There was a notice that the community would protest against crime levels on Friday.

An owner of Engen filling station, which was attacked on September 2, said the company does not allow owners to conduct media interviews.

The owner of a Sasol filling station, who also wanted to remain anonymous, said his business was attacked on August 29.

“Five armed robbers carrying automatic rifles rounded up the staff that fills fuel and ordered them into the store. They told everyone to lie down while they attached an explosive on an ATM and bombed it.

“This resulted in the convenience store, equipment and stock being damaged. It will take about a month for the store to be back up and running,” he said, adding that one customer was killed during the robbery.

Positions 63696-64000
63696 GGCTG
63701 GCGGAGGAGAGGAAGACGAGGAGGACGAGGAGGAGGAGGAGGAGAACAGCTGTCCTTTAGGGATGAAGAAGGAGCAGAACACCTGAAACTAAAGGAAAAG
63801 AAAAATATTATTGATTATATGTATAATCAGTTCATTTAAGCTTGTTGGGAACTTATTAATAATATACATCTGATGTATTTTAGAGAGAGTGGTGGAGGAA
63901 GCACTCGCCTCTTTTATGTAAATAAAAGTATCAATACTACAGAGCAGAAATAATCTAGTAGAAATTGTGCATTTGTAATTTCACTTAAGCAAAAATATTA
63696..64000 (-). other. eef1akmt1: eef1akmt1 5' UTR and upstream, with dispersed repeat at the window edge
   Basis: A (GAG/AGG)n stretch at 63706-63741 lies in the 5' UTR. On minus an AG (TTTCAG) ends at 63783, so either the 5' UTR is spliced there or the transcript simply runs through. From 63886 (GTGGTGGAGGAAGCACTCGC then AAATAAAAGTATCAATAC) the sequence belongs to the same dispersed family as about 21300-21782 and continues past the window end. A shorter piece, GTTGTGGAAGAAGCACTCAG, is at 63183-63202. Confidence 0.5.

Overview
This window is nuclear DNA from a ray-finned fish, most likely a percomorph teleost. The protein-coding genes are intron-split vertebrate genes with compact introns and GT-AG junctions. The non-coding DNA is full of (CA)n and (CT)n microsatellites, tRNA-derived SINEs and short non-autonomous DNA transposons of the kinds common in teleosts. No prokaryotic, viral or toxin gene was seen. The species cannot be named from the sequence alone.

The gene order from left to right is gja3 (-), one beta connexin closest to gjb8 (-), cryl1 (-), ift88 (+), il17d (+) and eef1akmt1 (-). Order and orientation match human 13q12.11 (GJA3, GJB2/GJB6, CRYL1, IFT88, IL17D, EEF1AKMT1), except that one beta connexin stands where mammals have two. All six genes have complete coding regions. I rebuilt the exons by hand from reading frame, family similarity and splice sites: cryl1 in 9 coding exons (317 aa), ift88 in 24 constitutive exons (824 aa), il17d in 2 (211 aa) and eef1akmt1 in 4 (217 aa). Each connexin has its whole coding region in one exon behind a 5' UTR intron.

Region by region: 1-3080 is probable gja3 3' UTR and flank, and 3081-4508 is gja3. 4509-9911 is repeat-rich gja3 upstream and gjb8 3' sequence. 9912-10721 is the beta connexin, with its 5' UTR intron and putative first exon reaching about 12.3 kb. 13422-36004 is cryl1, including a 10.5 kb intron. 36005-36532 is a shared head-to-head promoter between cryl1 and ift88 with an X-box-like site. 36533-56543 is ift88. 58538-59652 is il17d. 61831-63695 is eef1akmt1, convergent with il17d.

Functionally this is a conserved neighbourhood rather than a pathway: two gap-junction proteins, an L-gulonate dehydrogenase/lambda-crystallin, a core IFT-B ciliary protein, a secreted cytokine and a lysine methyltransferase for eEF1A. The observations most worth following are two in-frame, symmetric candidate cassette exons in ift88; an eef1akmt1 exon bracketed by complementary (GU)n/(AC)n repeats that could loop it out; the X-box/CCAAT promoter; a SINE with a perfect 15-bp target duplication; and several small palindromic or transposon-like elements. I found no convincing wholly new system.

The convenient store is still closed.

Local businessman Rex Ngwilima, 28, who makes traditional outfits he was scared of falling victim to crime and was forced to close his shop early.

Rexroth Ngwilima, a businessman in Diepsloot is concerned about the high levels of crime in Diepsloot and have organized for a march after several people were murdered in the past two weeks.
Rexroth Ngwilima, a businessman in Diepsloot is concerned about the high levels of crime in Diepsloot and have organized for a march after several people were murdered in the past two weeks.
Image: Thulani Mbele

“This place is dangerous and it is like there is something special about killing people. It is not unusual to walk past a dead body on my way to work. I have to make sure that I am at home before it gets dark because if I don’t, I would be killed,” he said.

Gracious Siziwani from Zimbabwe has been in SA since 2019 said she has avoided being a crime victim by being home before 7pm.